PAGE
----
One of my favorite things about the sport of running is simply that you can lace up your shoes and run out the door. You don’t need large machines that take up a third of your living room (along with other various forms of fitness equipment) or even a gym membership. You just put one foot in front of the other.
So, let’s talk shoes and how to pick the right shoes for you.
Tips for Buying Running Shoes
Although stereotypical, women do love shoes! We like colors and wearing shoes that are unique. Running shoes are no exception to being fashionable and shoe designs never cease to get me excited about dropping some cash. However, my number one tip when choosing the best pair of running shoes is to go for how they fit you over how they look on you.
In addition, always buy a half size to a full size bigger than your foot measures. I learned this the hard way when looking down at a black toe nail on my right big toe after completing my second marathon. That’s when I learned about “runner’s toe” and the consequences of poorly fitted shoes.
This may sound strange, but something to keep in mind is that trying shoes on at the store at different times of day could make a difference in how they feel to you. So, I recommend that you only try on a potential pair of new kicks at the store in the evening to account for the natural way your feet swell after a typical day of activities. You want a shoe that fits you well no matter what time of day.
Discover Your Style
The more informed you are about the actual shoe design, the better you will be at purchasing running shoes you will love to wear. I will explain the basic anatomy of a running shoe and how to pay attention to the foot-shoe relationship when choosing the right shoes for you.
Framework of Shoes
Upper—The part of the shoe that covers the entire foot and encompasses the shoe waist which curves along the foot. Pick a shoe that is the same shape as your foot and a waist that feels smooth on all sides where your foot meets the material.
Collar—This is the circle opening for your foot to slip into the shoe. The material used differs between brands and styles. Some are soft and fuzzy, and others may be silky and smooth. There are three points of contact to consider where your ankle meets the ankle collar.
- The heel should not slip at all when you walk.
- The sides should fit comfortably and cushion your ankle bones.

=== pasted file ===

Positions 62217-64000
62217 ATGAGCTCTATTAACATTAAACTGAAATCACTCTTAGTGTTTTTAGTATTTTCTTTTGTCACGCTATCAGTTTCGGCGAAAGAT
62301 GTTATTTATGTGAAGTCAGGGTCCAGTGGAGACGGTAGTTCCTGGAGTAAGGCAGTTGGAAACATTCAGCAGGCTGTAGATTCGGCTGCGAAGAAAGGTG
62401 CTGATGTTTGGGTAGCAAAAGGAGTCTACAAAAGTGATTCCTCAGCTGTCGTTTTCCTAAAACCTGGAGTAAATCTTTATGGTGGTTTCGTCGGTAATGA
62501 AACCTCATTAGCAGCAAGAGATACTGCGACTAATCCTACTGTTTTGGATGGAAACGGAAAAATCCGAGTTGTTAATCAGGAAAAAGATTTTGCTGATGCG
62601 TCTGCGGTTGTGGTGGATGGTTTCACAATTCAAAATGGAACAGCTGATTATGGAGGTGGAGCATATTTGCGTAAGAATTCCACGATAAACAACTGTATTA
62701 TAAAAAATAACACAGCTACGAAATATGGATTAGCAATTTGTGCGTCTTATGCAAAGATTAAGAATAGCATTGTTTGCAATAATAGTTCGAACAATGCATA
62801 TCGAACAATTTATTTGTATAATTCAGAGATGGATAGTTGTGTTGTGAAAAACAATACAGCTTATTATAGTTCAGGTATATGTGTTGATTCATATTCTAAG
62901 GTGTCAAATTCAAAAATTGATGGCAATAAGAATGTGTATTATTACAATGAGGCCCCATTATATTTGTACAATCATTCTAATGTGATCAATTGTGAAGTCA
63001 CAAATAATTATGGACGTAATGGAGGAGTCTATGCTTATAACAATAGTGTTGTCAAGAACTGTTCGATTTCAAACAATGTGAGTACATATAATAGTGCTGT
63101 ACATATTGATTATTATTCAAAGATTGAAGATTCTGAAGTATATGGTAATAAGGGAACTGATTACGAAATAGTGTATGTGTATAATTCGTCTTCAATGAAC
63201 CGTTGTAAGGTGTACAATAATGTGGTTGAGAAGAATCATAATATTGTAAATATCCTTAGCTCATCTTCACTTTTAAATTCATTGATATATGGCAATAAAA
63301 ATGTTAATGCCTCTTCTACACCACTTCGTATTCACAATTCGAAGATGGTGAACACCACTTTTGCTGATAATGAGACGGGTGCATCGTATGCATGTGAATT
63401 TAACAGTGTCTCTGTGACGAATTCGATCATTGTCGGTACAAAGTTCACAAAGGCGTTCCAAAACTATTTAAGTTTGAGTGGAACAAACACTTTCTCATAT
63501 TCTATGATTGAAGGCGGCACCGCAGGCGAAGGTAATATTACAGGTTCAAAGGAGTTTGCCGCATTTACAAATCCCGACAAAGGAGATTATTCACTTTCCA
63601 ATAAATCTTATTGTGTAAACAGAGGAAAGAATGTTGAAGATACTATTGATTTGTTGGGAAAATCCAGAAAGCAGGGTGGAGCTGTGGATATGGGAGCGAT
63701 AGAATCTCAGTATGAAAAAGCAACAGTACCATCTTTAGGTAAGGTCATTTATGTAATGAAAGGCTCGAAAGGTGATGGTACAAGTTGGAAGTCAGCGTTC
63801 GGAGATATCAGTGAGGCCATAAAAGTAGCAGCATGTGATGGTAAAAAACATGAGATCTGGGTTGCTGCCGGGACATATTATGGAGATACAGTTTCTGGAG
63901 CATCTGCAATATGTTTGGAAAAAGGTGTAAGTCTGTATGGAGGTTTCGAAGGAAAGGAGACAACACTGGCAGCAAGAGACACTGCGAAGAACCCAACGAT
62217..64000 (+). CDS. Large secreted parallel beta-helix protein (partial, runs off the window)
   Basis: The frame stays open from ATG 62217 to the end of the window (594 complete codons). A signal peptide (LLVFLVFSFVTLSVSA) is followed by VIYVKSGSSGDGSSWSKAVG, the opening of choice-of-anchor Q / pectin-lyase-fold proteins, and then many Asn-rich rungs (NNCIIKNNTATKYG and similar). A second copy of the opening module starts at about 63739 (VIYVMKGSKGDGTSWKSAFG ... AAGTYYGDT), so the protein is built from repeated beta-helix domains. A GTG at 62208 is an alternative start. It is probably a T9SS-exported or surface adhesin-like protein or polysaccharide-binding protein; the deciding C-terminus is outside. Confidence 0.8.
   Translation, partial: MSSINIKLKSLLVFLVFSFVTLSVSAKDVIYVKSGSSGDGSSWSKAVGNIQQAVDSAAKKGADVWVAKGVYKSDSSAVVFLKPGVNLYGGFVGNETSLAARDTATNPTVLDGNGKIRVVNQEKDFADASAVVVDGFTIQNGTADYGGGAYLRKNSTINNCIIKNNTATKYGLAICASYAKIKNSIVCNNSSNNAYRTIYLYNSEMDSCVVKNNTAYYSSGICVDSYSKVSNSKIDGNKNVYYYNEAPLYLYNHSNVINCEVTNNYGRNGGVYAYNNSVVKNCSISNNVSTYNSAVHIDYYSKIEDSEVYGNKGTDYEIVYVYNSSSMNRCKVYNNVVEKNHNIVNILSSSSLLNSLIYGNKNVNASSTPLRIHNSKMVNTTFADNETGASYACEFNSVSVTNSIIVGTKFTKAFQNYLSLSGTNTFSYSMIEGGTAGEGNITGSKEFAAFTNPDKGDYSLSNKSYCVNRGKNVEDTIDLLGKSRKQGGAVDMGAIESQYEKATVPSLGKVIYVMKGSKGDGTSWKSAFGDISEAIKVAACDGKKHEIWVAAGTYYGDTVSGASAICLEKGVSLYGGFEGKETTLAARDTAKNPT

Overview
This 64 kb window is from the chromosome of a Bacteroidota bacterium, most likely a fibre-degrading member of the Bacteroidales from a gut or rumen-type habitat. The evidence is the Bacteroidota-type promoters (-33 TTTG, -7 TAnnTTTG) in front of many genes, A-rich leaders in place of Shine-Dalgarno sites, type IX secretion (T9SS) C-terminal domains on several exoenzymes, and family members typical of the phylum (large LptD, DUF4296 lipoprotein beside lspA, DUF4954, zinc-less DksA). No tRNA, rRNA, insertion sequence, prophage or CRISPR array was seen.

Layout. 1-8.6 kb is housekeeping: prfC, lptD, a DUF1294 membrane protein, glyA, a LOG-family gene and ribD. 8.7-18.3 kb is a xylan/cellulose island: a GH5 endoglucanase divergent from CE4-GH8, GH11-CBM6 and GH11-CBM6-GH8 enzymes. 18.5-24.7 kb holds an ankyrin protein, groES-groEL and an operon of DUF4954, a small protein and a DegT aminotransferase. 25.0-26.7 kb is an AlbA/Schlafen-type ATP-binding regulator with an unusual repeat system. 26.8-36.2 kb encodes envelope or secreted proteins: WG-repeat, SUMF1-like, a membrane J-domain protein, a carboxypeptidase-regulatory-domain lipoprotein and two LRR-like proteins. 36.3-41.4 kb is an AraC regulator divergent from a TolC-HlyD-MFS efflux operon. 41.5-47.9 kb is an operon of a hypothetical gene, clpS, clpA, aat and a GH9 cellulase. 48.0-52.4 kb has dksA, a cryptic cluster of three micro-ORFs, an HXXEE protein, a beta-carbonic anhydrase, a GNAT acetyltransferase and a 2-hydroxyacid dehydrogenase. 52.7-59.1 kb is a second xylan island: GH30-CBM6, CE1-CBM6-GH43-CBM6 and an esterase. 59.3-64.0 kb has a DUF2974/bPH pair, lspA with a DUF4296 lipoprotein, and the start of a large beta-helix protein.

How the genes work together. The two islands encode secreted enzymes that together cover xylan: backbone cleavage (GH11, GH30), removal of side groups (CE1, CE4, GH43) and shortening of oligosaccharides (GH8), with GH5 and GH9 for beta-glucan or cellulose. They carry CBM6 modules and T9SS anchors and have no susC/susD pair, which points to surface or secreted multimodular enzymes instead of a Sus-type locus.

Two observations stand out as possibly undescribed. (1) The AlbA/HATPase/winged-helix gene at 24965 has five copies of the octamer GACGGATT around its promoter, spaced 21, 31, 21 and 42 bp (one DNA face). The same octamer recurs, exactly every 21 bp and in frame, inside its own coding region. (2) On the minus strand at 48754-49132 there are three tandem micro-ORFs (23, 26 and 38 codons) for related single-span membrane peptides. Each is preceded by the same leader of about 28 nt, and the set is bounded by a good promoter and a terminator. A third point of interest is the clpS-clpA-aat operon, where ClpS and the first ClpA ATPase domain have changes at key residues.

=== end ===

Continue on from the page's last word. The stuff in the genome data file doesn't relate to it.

- The curve up the back of the ankle should not irritate your Achilles tendon.
Counter—The back part of the shoe that surrounds the heel to center your foot for support when you land. It is best if the material feels comfortable and be the same shape as your foot. Women do tend to have narrower heels than men and many women’s shoes account for this; therefore, if the heel counter feels tight or loose, you should try another shoe style rather than go up or down in size or try the equivalent men’s shoe size.
Overlays—The top of the shoe around the foot arch that surrounds the lace cage and tongue. The material is often reinforced in this area but should not irritate your foot at all. The overlays should feel secure and provide the right amount of space for your foot arch.
Toe Box—The reinforced end of the shoe that houses the toes and protects from stubbing. The toe box should allow for your toes to spread naturally as you move and of course be long enough that your toes do not touch the end of the shoe.
Outsole—The bottom of the shoe where the rubber meets the road, essentially. Like the fabric parts of the shoe, you want a sole that matches your foot shape. There are many foam and rubber designs on the shoe outsoles to choose from that provide grip, stability, and mobility. The outsole should feel balanced.
Midsole—The foam between the outsole and upper parts of the shoe. Its purpose is to cushion the foot from impact. Midsole thicknesses vary as does runner preference. Choose a shoe with a midsole that is not too stiff and does not add extra weight to the shoe.
Sock Liner—The removeable pad inside the shoe that cushions your foot. This should move dynamically with the geometry of your foot and support your foot arch.
Heel—The cushioning section just under the heel. Look for a good balance between cushion, stability, and if your heel rolls right for you.
Heel toe drop—The difference in height between the heel and toe when standing. The heel toe drop can alter your stride, so I recommend taking a few laps around the store specifically for this element. The shoe needs to feel natural through your stride from touch down to push off.
Forefoot—The cushioning section under the toe box. You want a shoe that provides cushion and stability for the push off.
Flex Grooves—The grooves on the midsole under the toe box to allow spring during foot motion. Choose shoes that allow your feet to move naturally.
Let Your Feet Do the Talking
Allow yourself time an hour or so to try on several pairs of shoes. The associate helping you should ask you your running goals and bring you at least 5 different brands of shoes based on your answers. With every pair that feels comfortable, jog a few laps around the store.
Even if you have an immediate connection with a great shoe, go through your mental checklist that you feel comfortable in every part of the shoe. After you choose the best running shoes for you, take them for a run!